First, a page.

The soap stars marked what would have been their son's 28th birthday last week.
The cause of death for the youngest child of "General Hospital" alums Jack Wagner and Kristina Wagner -- Harrison Wagner -- has been revealed.
Per PEOPLE, officials have ruled Harrison's death as accidental; his official cause of death was an overdose of Fentanyl and Alprazolam (the generic for Xanax).
According to a Los Angeles County Medical Examiner-Coroner report, per Us Weekly, Harrison was discovered in a Los Angeles parking lot back in June. He was pronounced dead around 5 a.m. in North Hollywood, California. He was 27.
Last week, the 60-year-old soap actress took to Instagram to pay tribute to her late son on what would have been Harrison's 28th birthday.
"Today is Harrison's birthdate. I had the privilege to know him for 27 incredible years," she wrote in her caption. The "Child of Interment" star described Harrison as "larger than life" and noted that "beneath his commanding presence was vulnerability and compassion."
"He understood his own defects and worked hard to turn them around, to strengthen his positive attributes. He was a good listener and stood up for others when they couldn't speak for themselves. He is missed. Happy Birthday, Harrison," Wagner continued.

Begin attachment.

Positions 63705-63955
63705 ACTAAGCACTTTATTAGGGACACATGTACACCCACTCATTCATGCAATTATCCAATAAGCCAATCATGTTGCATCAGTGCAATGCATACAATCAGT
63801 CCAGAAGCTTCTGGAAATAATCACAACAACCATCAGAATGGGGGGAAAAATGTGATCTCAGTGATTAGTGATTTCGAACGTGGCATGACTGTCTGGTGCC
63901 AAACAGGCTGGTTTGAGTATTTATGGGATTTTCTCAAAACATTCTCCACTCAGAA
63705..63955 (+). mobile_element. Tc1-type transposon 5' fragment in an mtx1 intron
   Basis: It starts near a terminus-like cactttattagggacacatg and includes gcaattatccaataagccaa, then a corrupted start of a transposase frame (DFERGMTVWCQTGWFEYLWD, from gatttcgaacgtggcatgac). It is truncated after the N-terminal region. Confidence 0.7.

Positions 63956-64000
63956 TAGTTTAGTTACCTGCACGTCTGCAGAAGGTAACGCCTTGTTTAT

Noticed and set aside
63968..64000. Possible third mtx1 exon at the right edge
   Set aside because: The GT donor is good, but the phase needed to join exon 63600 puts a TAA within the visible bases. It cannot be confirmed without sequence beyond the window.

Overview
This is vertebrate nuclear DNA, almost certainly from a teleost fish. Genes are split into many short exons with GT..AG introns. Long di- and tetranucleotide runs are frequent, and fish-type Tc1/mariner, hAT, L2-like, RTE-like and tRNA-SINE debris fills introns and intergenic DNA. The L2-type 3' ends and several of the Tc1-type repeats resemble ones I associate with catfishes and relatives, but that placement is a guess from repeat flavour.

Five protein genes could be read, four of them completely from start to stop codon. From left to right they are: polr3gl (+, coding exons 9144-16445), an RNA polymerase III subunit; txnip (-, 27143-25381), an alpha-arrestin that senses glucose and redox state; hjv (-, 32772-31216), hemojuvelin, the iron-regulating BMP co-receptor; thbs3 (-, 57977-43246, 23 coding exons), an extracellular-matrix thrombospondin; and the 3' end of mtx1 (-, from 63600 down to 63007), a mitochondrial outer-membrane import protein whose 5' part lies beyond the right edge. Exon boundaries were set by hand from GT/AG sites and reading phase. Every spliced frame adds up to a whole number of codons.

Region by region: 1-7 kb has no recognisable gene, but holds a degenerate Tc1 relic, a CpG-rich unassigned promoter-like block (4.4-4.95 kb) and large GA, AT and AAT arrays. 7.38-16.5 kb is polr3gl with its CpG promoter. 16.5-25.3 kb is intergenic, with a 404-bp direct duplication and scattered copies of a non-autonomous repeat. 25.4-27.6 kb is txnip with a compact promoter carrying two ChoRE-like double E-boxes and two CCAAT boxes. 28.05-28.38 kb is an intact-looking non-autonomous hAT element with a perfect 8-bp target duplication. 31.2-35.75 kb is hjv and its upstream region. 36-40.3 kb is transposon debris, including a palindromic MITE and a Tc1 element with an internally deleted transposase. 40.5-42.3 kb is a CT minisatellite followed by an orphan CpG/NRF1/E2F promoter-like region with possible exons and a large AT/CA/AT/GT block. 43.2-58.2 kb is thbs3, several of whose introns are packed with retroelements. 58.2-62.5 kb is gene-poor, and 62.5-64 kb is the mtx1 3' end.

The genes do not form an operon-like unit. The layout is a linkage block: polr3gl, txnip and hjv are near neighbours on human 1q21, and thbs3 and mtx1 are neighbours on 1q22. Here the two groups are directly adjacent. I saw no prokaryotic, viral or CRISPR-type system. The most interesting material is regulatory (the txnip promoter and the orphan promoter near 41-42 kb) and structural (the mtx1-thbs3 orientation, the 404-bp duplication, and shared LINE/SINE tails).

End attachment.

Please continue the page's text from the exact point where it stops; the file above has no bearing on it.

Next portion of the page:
She also had a message for all parents who are grieving the loss of their children, "May you find peace. Let's stick around and see what's in store for our extraordinary lives," she concluded.
Upon his death, Kristina and Jack created a scholarship fund in his name, at the time they revealed their son had "lost his battle with addiction" before an official cause of death was named.
"The Harrison Wagner Scholarship Fund was created by Jack Wagner and Kristina Wagner in honor of their son Harrison Wagner," read a statement on the New Life Recovery House website. "Harrison was a bright, exuberant young man whose smile lit up any room he was in. He has left behind many men and family members who loved him deeply."
"We are heartbroken that he ultimately lost his battle with addiction and we hope that Harrison's memory will live on through this scholarship and will help other young men get help for their addiction that would not otherwise be able to afford it," the statement read. "All funds donated to the Harrison Wagner Scholarship Fund will be used to directly help young men pay their rent or a portion of their rent who could not otherwise afford their care at New Life House."
If you or someone you know is struggling with substance abuse, get help. The Substance Abuse and Mental Health Services Administration (SAMHSA) National Helpline (1-800-662-4357) provides 24/7, free, confidential support for people in distress.